Our test kitchen chef Josh Cohen's recipe for Mushrooms with Caramelized Shallots and Fresh Thyme is serious business.
The long cook time on the shallots means that any sharpness you normally associate with this allium is mellowed into something exceedingly caramel and tender, while the high-heat treatment on the mushrooms coaxes out their earthy flavor and heartiness. By the time your mushrooms and shallots are through cooking, you'll end up with a kitchen full of homey smells and a good dish to keep around for the week.
If you can manage to not eat all the mushrooms at once, you can maximize the mushrooms you just spent nearly an hour cooking and have a meal plan set for the whole week.
Here's what you should be making over the weekend to make the most of your mushrooms through the week:
- Heaps on heaps on heaps of mushrooms and caramelized shallots
- A pot of chickpeas or white beans
- A pot of farro, or grain of your choice
- A batch of unsweetened tart or pie dough
And make sure to stock up on some items for the rest of the week:
- Greek yogurt, creme fraiche, or cream
- Linguine (or the pasta shape of your choice, really)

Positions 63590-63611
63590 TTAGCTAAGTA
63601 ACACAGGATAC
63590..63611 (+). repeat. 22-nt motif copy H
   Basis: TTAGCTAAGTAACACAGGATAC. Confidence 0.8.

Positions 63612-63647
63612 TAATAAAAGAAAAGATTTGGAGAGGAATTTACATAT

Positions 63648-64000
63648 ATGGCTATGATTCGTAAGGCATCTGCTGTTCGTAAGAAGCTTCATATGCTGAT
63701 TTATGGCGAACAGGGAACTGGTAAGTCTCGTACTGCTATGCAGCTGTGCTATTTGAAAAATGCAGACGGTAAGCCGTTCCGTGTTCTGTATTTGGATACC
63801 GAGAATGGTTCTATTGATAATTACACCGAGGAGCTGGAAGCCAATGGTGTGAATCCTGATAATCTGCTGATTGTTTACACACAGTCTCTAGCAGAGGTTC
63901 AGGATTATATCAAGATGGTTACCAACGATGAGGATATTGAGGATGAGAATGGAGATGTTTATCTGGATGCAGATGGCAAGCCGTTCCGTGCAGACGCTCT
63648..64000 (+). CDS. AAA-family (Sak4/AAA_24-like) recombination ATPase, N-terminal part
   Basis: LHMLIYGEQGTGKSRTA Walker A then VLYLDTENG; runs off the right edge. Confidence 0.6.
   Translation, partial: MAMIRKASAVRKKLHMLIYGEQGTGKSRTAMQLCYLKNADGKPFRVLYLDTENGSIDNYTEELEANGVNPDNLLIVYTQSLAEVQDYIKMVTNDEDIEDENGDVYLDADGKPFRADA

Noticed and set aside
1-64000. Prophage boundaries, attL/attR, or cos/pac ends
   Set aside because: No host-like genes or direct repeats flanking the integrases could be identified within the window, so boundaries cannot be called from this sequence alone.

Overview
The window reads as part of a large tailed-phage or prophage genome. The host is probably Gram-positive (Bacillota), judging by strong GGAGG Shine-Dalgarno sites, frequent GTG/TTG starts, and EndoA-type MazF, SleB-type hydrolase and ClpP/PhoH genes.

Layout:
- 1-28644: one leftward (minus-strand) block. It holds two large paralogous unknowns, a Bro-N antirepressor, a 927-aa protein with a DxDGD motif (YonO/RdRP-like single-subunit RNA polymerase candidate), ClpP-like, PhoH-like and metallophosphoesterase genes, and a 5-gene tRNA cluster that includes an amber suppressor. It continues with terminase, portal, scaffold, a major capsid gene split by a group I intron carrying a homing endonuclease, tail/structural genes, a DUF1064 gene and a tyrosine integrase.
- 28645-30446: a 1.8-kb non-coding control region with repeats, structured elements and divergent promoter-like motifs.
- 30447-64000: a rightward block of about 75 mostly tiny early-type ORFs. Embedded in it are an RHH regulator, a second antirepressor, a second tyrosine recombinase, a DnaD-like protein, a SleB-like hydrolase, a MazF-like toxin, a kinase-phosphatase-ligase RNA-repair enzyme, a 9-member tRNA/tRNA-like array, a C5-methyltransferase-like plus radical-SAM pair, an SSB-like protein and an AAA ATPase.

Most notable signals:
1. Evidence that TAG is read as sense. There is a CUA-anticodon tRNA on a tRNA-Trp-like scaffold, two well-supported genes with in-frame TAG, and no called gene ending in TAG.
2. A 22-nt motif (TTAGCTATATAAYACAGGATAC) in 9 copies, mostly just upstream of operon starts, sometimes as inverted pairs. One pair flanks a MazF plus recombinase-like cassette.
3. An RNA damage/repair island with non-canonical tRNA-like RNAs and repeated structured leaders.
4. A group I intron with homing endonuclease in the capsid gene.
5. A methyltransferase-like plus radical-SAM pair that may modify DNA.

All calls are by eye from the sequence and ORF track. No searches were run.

- A loaf of good, crusty bread
- Pancetta, if you're into that
- A hunk of hard cheese, maybe Parmesan or Pecorino
- Spinach and/or arugula
- Dried fruit and nuts
- Canned tomatoes
Here's how to make the mushrooms work for you all week:
- Pile mushrooms on thick slices of crisp toast that's been spread with creme fraiche or yogurt. Top with an egg if you prefer (honestly, you really should) and serve with a light green salad.
- Toss with cooked grains, cheese, greens, dried fruit, and nuts to make an addicting grain salad (sort of like this).
- Combine the mushrooms and shallots with Greek yogurt or cream and use them as a base for a hearty frittata.
- Stir into cooked pasta and top with grated cheese. Celebrate at how easy that was.
- Simmer with your prepped beans, canned tomatoes, and any vegetables you're looking to clean out and make a filling, meat-free chili or ragu.
- Use as a filling in twice-baked potatoes (or sweet potatoes!).
- Sauté some pancetta to mix with your mushrooms and shallots. Roll out that pastry dough you made, and cover with your mushroom mixture. Fold the edges of the dough over just to hold in the filling and you've practically got a savory galette in the oven.
This recipe calls for a variety of mushrooms. What's your favorite type? Let us know in the comments!